But here is something else about Jobs and the Cube that speaks not of failure but why he was a successful leader. Once it was clear that his Cube was a brick, he was quick to cut his losses and move on.via Wired
“Strong opinions, loosely held” is both a principle and practice that I believe in more strongly now than I ever have, especially given the pace at which technology changes (and my own professional “career” as a consequence).
This is also a must-have philosophy, practice, and mindset for the early-stage entrepreneur and startup founder as one must be able to
pivot their own assumptions and beliefs in order to build a working business.
This is much easier said than done.
Perhaps a more simple way of stating this paradigm is what all of us have been told, many-times over in our lives, especially from our parents:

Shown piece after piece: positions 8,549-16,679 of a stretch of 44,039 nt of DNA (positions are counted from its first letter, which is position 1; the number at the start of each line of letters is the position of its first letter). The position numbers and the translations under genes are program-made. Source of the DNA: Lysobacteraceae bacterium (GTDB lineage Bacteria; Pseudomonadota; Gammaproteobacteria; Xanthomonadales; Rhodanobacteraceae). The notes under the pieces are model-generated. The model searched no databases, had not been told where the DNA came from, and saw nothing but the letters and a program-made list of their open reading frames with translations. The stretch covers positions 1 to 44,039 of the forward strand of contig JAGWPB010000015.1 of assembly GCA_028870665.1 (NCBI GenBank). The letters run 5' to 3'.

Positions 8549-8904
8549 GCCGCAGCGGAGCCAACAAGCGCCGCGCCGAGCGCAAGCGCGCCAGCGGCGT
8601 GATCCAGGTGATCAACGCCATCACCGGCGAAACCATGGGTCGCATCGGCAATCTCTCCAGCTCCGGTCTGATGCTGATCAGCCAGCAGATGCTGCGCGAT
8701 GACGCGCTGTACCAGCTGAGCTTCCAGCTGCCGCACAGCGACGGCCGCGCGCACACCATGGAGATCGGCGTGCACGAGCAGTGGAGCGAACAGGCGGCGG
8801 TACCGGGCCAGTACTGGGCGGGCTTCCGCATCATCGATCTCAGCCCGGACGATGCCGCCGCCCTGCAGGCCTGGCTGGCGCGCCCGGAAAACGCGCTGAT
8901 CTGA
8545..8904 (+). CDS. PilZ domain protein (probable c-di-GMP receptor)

Stay flexible.via every mom and dad on the planet
Being “flexible” doesn’t mean that you’re compromising on your core, fundamental beliefs; it means that you’re self-aware enough to know that you might actually be wrong and that the ability to change one’s mind (without beating oneself up or taking someone else down) is not a sign of weakness but of strength.
One should look for disagreement, not run away from it, even and especially if you find yourself disagreeing with oneself.
[Post originally published on Indie Hackers.]